The Utrecht Haskell compiler can generate code for LLVM which, though the generator is in the early stages of development, has been shown in many cases to be more efficient than the C code generator.[20] The Glasgow Haskell Compiler (GHC) has a working LLVM backend that achieves a 30% speed-up of the compiled code when compared to native code compiling via GHC or C code generation followed by compilation, missing only one of the many optimization techniques implemented by the GHC.[21]

There are many other components in various stages of development, including, but not limited to, the Rust compiler, a Java bytecode front end, a Common Intermediate Language (CIL) front end, the MacRuby implementation of Ruby 1.9, various front ends for Standard ML, and a new graph coloring register allocator.

LLVM Intermediate Representation

The core of LLVM is the intermediate representation (IR), a low-level programming language similar to assembly. IR is a strongly typed RISC instruction set which abstracts away details of the target. For example, the calling convention is abstracted through call and ret instructions with explicit arguments. Additionally, instead of a fixed set of registers, IR uses an infinite set of temporaries of the form %0, %1, etc. LLVM supports three isomorphic forms of IR: a human-readable assembly format, a C++ object format suitable for frontends, and a dense bitcode format for serialization. A simple "Hello, world!" program in the assembly format:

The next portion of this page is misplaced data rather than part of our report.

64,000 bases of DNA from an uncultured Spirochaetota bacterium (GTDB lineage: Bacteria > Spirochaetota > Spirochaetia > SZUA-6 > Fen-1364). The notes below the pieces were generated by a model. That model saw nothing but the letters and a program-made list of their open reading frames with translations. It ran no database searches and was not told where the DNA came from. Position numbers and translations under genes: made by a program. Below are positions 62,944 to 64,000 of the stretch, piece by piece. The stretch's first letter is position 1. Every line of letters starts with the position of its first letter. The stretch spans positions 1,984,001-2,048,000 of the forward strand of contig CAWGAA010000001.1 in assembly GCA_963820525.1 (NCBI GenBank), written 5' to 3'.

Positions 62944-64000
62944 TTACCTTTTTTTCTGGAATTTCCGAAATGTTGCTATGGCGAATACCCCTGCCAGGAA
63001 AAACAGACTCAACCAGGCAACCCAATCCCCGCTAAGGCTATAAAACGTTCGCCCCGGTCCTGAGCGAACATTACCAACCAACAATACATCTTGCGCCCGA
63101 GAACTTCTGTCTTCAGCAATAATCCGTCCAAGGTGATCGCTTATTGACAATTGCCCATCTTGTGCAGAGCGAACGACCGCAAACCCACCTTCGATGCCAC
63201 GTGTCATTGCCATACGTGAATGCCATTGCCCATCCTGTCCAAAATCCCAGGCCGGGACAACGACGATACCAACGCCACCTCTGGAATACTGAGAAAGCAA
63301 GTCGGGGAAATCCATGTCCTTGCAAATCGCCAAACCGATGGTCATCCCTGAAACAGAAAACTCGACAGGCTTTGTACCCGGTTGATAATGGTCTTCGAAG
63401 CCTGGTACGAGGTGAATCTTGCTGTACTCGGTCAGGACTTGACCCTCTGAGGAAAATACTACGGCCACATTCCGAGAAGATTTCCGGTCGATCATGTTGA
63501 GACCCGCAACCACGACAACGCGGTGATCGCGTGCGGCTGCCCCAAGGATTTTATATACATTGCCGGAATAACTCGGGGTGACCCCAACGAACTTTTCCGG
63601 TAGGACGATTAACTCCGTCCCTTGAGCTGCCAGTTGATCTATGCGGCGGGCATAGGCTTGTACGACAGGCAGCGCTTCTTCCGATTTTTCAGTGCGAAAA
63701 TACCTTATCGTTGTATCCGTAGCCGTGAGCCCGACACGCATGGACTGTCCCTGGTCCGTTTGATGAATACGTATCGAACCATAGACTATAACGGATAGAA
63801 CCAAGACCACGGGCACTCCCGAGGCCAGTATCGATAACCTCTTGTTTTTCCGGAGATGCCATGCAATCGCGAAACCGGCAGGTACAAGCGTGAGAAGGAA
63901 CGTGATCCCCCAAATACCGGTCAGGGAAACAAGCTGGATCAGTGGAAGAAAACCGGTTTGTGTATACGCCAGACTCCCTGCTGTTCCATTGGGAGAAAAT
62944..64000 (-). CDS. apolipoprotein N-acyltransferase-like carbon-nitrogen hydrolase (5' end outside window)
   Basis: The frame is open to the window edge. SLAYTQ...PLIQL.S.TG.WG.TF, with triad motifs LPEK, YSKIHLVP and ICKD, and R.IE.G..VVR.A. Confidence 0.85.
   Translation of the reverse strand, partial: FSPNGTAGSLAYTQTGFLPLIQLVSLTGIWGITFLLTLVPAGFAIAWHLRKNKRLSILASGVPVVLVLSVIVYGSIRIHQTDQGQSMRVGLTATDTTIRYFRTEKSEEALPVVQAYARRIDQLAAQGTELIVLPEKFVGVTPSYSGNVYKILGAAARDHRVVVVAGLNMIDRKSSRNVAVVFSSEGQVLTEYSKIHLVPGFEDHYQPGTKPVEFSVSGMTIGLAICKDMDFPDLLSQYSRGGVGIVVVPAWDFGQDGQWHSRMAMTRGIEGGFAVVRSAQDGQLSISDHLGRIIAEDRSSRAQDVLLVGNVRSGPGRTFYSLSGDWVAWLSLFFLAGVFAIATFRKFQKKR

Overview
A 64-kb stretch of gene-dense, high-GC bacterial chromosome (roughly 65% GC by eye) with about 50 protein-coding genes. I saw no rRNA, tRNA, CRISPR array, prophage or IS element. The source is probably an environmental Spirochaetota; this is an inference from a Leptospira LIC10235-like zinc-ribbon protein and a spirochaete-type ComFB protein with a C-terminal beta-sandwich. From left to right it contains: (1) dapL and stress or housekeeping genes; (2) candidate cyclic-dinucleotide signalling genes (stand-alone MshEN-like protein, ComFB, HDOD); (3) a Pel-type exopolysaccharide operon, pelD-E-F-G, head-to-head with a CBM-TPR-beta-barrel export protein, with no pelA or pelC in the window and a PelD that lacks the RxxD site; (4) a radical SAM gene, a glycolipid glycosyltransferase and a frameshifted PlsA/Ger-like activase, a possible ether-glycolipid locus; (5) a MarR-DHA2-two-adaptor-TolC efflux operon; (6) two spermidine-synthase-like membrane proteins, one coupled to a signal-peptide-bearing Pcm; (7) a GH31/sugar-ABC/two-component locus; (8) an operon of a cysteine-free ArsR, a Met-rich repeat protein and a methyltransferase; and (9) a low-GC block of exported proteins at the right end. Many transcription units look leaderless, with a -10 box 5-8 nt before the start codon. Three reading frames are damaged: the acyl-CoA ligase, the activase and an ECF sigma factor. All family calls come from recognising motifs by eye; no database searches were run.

@.str = internal constant [14 x i8] c"hello, world\0A\00"

declare i32 @printf(i8*, ...)

define i32 @main(i32 %argc, i8** %argv) nounwind {
    %tmp1 = getelementptr [14 x i8]* @.str, i32 0, i32 0
    %tmp2 = call i32 (i8*, ...)* @printf( i8* %tmp1 ) nounwind
    ret i32 0

For the full documentation, refer to .html/LangRef/docs.orgllvm.

Back ends: instruction set and microarchitecture support

At version 3.4 LLVM supports many instruction sets, including ARM, Qualcomm Hexagon, MIPS, Nvidia PTX (called "NVPTX' in LLVM documentation), PowerPC, AMD TeraScale,[22] AMD GCN, SPARC, z/Architecture (called "SystemZ" in LLVM documentation), x86/x86-64, and XCore. Not all features are available on all platforms; most features are present for x86/x86-64, z/Architecture, ARM, and PowerPC.[23]


The LLVM Machine Code subproject is LLVM's framework for translating machine instructions between textual forms and machine code. Previously, LLVM relied on the system assembler, or one provided by a toolchain, to translate assembly into machine code. LLVM MC's integrated assembler supports most LLVM targets, including x86, x86-64, ARM, and ARM64. For some targets, including the various MIPS instruction sets, integrated assembly support is usable but still in the beta stage.

Integrated linker: lld

The lld subproject is an attempt to develop a built-in, platform independent linker for LLVM.[24] Currently, Clang and LLVM must invoke the system or target linker to produce an executable. This requires having a separate linker for each desired target, which usually entails either installing or cross-compiling a copy of GNU Binutils for every target. lld aims to remove the dependence on a third party linker.